Posts Tagged ‘Work of Art’

What a year. Time for A&O to reflect on all that was, and look forward to all that will be in 2011. Here’s our pick of the litter, our top ten art world announcements from 2010. What are yours?

2010 Marked the Death of the Following 20th century Luminaries:

Dennis Hopper

Louise Bourgeois

Harvey Pekar

Frank Frezetta

JD Salinger

Howard Zinn

Alexander McQueen

Censorship Infuriates the Art World

Controversy blazes over the Smithsonian’s censorship of the David Wojnarowicz video piece “A Fire in My Belly” from the Hide/Seek exhibition at the National Portrait Gallery.

Deitch Goes West

Deitch gives up the private sector and moves to the public realm as Director of MOCA in Los Angeles.  As anticipated by detractors and fans alike, he causes quite a stir.

Chaos and Classicism at The Guggenheim

The Guggenheim delivers a curatorial gem.  Chaos and Classicism focuses in on a seldom talked about moment in interwar European art, when a renewed interest in Classical aesthetics reigned.

Despite Economic Factors, Sales at Miami Art Basel Were Strong

Art Sales in Miami challenge, as they have in the past, the state of a globally jeopardized economy.

Bravo TV airs “Work of Art: The Next Great Artist”

Art world heavyweights huddled on couches and crammed into bars to watch and weigh in on the first art-based reality TV show, “Work of Art: The Next Great Artist”.

Scott Campbell Burns Art Over a Dispute with Vice Mexico gallery

After a dispute with Mexico’s Vice Gallery, Scott Campbell took the work from his sold- out show and burned it in the street.

An Art Mogul, the CEO of an Empire, and an Heiress Walk Into a Bar…

Larry Gagosian, Google CEO Eric Schmidt, Russain heiress Dasha Zhukova, Wendi Murdoch (Rupert Murdoch’s wife), and others are teaming up to launch art.sy, an online art sales site that could very well be a game changer.

The First Online Art Fair

New York dealer James Cohan and internet entrepreneur Jonas Almgren announced the impending launch of the first online art fair.

$120 Million Dollar Art Fraud

The art world is hit by a financial schemer, Lawrence Salander, who defrauded his clients out of a total of 120 million dollars.


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The show we’ve all loved to hate has finally come to a close. Work of Art: The Next Great Artist announced Abdi as the winner of the televised artist competition series, and the recipient of a $100,000 prize and a solo show at the Brooklyn Museum. Abdi played the game right. He was earnest, kind and sincere; he took the judges guidance from his critiques and transformed his work in a steady progression. In the end, he earned his place in the finals but I’m not sure that Abdi’s work was more compelling than the other two finalists – Peregrine and Miles. His graphite pieces and tightly rendered paintings were some of his strongest work throughout the competition, but his minimal presentation at the final challenge didn’t impress me.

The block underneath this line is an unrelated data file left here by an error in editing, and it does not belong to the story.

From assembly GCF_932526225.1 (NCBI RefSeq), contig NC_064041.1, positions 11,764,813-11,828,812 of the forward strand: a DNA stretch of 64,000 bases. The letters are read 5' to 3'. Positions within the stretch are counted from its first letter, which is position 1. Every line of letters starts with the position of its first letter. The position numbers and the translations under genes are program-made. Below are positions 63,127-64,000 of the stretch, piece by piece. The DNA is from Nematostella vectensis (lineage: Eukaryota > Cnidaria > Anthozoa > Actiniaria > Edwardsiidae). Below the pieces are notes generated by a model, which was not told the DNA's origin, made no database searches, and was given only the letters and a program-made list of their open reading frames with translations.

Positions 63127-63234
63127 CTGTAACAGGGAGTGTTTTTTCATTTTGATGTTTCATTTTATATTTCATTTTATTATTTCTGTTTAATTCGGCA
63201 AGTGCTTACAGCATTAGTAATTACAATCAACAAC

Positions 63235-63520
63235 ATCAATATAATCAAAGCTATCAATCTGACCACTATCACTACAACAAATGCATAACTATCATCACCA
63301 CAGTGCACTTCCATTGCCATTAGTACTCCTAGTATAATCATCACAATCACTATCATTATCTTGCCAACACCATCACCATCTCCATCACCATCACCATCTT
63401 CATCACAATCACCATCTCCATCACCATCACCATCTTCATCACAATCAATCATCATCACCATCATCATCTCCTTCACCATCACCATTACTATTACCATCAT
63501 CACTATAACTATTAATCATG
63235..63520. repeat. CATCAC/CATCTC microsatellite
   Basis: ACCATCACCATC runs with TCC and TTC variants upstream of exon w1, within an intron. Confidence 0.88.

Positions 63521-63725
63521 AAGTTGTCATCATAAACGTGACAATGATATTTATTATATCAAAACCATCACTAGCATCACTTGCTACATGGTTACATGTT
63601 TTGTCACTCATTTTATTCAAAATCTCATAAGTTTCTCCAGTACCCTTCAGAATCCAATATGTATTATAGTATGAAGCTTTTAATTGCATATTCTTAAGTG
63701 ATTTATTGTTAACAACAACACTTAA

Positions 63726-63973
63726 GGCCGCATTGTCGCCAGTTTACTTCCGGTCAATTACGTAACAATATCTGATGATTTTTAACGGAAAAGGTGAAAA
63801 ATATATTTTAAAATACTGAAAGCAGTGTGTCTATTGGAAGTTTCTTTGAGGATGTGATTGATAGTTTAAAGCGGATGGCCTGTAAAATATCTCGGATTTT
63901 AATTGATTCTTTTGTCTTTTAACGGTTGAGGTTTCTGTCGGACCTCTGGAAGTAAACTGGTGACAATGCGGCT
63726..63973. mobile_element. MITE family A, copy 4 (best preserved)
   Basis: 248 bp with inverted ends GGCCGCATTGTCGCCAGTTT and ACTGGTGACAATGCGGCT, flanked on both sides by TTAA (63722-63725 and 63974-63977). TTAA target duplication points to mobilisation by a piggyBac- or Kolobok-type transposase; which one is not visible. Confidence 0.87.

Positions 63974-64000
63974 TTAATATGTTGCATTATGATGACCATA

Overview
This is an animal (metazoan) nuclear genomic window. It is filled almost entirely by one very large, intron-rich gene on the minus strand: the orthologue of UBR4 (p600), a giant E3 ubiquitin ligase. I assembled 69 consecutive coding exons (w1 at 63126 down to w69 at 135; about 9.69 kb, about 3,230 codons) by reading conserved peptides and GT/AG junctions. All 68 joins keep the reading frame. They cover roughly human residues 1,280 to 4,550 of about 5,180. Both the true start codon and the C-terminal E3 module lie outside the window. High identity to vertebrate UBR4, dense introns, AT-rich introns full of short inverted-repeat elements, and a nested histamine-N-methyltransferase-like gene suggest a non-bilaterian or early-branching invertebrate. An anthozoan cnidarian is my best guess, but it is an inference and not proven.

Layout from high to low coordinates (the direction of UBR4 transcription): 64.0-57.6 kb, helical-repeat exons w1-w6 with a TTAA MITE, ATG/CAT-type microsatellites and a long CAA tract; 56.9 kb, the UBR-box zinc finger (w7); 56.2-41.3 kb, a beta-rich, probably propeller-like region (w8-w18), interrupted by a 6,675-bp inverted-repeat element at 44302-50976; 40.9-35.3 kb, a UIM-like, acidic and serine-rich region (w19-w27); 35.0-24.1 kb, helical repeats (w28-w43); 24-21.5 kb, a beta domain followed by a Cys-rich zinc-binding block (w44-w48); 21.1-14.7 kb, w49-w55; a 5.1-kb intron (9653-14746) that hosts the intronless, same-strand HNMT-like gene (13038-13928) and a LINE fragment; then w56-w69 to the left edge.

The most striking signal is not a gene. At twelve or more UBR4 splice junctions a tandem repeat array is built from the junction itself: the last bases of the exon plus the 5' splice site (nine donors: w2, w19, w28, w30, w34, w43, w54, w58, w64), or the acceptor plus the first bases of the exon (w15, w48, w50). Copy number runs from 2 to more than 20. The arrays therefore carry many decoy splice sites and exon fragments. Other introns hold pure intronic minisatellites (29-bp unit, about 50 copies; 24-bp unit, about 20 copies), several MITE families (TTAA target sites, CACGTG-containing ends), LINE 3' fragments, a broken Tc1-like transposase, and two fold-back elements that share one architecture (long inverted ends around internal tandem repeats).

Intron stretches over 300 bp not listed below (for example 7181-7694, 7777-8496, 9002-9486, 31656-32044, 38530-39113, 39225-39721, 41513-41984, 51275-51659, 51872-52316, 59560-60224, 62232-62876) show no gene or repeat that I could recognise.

The truth is, all three finalists are remarkably talented and equally deserving of a solo show at the Brooklyn Museum.  Miles seemed like a strong contender and my overall favorite throughout the competition. Perhaps the dialogue he was creating through the work was just a bit too cold and conceptual for the museum as compared to Abdi’s more urban themes. And who doesn’t want to see more from Peregrine? But perhaps her final exhibition could have used a little editing. Abdi did present a refined and well-edited collection of work that was focused and had a clear point of view – curators love that. Let’s see what the future holds for him…


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Few episodes of Bravo TV’s latest competition series, “Work of Art”, are hardly worth writing about but last night’s was so fascinating I actually recommend trying to catch a rerun. It was a battle of ego in an episode that exhibited the most fundamental and perhaps centuries-old disagreement between artists: Does art school make you better? The self-trained artist and the art school grad – and their respective emotional baggage – are so familiar in the art world as to become almost archetyped and last night’s show brought those composites to light.

In this episode of WOA, the contestants drew red or blue paint tubes to split them into two groups for a team challenge. Erik, a self-trained artist, winds up on a team with Jaclyn and Miles, both of whom he’s had previous disagreements with. Feeling alienated by his fellow teammates and undervalued, Erik decides to let them all have it. While coming from a place of insecurity, Erik’s feelings about art school grads having their heads stuck up their ass are certainly valid.

It’s interesting to consider how art that’s heavy on concept and light on aesthetics manages to communicate to the average viewer. Art is a reflection of class and appeals to a sense of status. Feeling alienated by the art speak and the heavy concept one learns in art school seems a natural reaction on Erik’s part. In the end though, not being a team player just leaves Erik alone, angry, and eliminated. Watch the video for a glimpse at this age-old battle as interpreted by the present, and for more insightful commentary on this episode,  read Jerry Saltz’s recap here, or Ken Tucker’s lighter review here.

Vodpod videos no longer available.


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